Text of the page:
Tuesday, September 21, 2010

Books twenty-six and twenty seven: Catching Fire and Mockingjay by Suzanne Collins

I've decided to write about Suzanne Collins last two books in the Hunger Games series (Catching Fire and Mockingjay) in a single post.  I read them back-to-back and it seems easier to talk about them together.  I also need to start this post with a giant SPOILER ALERT!  In this post, I will talk about plot points that will spoil not just the endings but much of the books if you haven't read them and you intend to.

I wasn't sure I wanted to read these two books because I had some misgivings about the first novel in the series.  But my book club decided to read the entire series, which gave me ample encouragement.  And I'm glad I read the full series.

From a pure reading enjoyment experience, I think the first book is the best with its thrilling action sequences and hyper-fast pace.  But the second book offered a more nuanced story with some genuine plot surprises and more insight into characters.  My least favorite of the three is the last book which loses it's focus and offers a plot that sometimes feels haphazard. However all these books are delightfully readable and I can see why they are so popular.

That said, I do have issues with the books.  While I liked the plot of Catching Fire better than the others, there is one twist so obvious and forced that I can't help but call it out.  In this book, we learn that the rules of the game (once a child has survived the games, she never has to compete again) can easily change.  The changing of the rules felt like little more than a ploy to put Katniss Everdean back into the arena to fight it out to the death with other kids.  A more interesting plot would have made Katniss the mentor to another child forced to fight for his or her life. Although, I'll admit that this forced plot point sets up the second half of the book which is filled with fantastic plot twists and turns and some damn fine character development.  So maybe I should leave the storyline to Collins.

I've also complained that I don't like the first person voice of these books.  But now I'm not so sure.  I think what I may not like is teenage-girl angst.  There's an endless attitude of "woe is me" and "I'm such a terrible person" and "how can I ever live up to the goodness of Peeta" and "why do I have to constantly be such a disappointment to family" and " . . . "  This constant drone starts in book two and carries right on through book three.  For me, it's like Chinese water torture; a constant drip, drip, drip of negativity and self loathing that belies the powerful girl that is Katniss Everdean.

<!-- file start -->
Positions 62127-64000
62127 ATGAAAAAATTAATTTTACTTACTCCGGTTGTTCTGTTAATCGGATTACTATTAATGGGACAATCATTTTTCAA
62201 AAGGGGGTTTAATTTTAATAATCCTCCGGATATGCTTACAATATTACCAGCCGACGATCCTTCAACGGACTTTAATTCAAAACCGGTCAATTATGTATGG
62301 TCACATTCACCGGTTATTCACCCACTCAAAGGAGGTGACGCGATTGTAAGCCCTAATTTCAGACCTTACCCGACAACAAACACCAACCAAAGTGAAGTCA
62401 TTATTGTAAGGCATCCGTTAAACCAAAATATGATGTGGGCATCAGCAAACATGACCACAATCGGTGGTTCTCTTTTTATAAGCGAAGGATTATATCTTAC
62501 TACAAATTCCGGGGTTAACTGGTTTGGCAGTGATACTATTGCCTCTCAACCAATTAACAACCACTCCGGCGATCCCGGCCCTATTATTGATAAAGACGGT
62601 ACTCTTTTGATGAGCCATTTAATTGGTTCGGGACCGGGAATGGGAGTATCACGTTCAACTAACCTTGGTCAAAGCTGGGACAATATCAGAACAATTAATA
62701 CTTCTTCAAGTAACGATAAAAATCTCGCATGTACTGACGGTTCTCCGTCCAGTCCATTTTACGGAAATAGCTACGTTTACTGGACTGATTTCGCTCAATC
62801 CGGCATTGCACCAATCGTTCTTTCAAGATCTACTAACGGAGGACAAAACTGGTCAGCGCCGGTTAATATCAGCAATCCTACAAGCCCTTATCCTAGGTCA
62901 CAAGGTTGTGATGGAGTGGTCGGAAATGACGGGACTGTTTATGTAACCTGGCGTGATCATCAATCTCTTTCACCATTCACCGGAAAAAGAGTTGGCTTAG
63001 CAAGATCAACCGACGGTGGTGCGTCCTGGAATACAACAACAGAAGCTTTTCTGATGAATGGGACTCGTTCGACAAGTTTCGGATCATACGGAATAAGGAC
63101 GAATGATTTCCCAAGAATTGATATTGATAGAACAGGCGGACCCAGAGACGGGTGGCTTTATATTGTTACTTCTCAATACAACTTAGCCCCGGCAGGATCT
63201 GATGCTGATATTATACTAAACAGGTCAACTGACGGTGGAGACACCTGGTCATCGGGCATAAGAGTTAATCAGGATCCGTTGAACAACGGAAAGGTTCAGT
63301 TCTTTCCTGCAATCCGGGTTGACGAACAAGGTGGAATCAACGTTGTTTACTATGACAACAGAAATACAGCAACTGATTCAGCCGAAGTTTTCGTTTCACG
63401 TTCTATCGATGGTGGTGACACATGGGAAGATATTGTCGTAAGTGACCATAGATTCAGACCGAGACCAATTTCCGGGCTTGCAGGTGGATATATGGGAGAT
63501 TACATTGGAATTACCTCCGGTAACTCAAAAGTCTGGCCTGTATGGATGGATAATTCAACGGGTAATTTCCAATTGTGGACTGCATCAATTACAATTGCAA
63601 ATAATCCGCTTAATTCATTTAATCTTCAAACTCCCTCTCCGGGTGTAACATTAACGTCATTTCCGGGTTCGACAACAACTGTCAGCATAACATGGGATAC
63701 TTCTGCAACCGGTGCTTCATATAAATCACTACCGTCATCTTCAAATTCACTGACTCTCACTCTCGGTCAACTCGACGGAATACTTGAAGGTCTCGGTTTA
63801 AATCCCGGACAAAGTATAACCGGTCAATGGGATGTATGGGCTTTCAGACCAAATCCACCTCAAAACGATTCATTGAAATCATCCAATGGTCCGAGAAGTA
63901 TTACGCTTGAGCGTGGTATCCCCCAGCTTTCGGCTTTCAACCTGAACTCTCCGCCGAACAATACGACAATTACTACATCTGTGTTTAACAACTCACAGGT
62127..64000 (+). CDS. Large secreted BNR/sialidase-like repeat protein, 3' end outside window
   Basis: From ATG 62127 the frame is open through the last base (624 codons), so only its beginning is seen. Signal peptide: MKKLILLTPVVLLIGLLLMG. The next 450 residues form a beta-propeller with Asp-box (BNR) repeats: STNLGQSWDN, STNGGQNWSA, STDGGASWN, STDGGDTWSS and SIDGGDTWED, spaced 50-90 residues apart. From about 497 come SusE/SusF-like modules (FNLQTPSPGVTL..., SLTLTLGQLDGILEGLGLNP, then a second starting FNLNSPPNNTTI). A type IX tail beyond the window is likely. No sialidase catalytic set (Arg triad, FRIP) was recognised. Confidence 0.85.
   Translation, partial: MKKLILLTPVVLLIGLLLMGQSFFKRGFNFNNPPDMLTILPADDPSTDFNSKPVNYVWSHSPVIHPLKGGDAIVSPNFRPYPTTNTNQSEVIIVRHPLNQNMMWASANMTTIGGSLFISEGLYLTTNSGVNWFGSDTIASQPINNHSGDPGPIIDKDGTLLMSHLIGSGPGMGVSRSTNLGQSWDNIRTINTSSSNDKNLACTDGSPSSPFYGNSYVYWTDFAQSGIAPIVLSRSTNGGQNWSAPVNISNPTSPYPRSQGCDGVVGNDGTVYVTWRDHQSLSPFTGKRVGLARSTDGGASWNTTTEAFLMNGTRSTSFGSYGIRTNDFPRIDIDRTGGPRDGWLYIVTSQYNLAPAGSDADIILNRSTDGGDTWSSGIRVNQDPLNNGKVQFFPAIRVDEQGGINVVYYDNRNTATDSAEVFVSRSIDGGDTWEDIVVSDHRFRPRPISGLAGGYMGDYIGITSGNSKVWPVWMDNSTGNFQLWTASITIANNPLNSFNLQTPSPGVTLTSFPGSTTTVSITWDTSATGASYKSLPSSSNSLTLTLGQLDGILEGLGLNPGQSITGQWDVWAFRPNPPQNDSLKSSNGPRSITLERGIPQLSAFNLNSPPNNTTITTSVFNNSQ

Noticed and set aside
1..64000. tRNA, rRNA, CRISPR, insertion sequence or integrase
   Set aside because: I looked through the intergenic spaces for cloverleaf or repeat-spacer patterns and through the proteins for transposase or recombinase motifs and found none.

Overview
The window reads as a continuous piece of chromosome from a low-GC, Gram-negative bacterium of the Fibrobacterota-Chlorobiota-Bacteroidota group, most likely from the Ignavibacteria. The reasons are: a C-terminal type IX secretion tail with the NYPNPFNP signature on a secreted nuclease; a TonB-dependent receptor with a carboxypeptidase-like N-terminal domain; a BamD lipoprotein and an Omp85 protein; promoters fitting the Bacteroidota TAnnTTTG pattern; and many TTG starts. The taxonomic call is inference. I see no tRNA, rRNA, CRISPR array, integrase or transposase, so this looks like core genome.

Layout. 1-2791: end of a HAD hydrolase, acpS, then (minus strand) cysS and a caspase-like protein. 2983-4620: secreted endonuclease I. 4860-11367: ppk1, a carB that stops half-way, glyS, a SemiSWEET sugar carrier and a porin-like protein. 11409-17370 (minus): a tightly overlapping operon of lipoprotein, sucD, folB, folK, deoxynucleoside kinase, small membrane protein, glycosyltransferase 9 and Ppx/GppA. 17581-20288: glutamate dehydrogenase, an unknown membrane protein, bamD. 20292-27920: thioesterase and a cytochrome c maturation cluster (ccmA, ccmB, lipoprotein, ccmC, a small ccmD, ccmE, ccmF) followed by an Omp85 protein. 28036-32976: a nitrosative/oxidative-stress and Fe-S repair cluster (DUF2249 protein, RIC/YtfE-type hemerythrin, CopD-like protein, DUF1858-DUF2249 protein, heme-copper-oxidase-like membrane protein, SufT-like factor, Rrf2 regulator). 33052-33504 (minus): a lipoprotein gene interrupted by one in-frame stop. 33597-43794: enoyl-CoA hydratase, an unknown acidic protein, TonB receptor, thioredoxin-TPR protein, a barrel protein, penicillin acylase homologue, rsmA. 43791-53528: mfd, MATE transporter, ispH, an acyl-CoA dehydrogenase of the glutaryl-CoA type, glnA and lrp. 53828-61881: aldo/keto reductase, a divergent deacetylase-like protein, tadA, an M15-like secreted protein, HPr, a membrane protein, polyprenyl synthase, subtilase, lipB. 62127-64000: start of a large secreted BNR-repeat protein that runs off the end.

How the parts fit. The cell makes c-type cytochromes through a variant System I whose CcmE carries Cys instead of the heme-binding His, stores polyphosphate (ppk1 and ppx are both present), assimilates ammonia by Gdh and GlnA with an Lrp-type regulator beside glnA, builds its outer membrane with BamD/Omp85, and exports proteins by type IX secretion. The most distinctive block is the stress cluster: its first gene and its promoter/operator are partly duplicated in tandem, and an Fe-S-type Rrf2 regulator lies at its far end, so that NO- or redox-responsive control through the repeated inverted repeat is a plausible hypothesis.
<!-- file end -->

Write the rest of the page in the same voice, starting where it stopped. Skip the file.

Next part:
These books also treat some pretty serious stuff with surprising frivolity:

On teenage pregnancy: Let's tell everyone that Katniss is pregnant with Peeta's baby. Isn't that romantic?

On underage drinking: Yes you've had a really bad day.  Go knock back a few with Haymitch.

On prescription drug abuse:  Life is better when shrouded in a drug-y haze

On suicide: Yes, your teen life sucks.  Why not consider ending it all?

On revenge killing: What a great idea!

It's this last point, that made me ultimately not like Katniss Everdean as a literary character.  In book three, Katniss is obsessed with executing President Snow.  In the end, she doesn't directly kill him.  Instead, with no thought or moral conflict and in front of a blood thirsty crowd, Katniss coldly shoots District 13's President Coin through the heart because she may or may not have been responsible for the death of Katniss's sister. Yes, a lot of people would call me a weak, spineless liberal.  But I think execution demands a more careful consideration.

This post risks coming off as too negative.  So let me end with a bit a praise for Suzanne Collins.  I heard an interview with her on the New York Times Book Review podcast and she was brilliant.  I particularly liked how much credit she gives her audience of young readers.  She talked about how my generation is creating massive social and ecological problems that I won't have to deal with in my life.  Instead, it's the kids reading her books that will have to face some monumental problems. And that's why her books ask kids to face some pretty serious issues and ideas.  She confronts these issues in her books brilliantly.  Issues like the morality of reality TV. Or ecological degradation. War. Poverty. Economic disparity.  Tackling tough issues like these with honesty (yet written with such excitement) is what makes these books so powerful.

1 comment:

  1. I really liked the points that you brought up. The books were so blase about big issues. But is that in itself a comment on their society?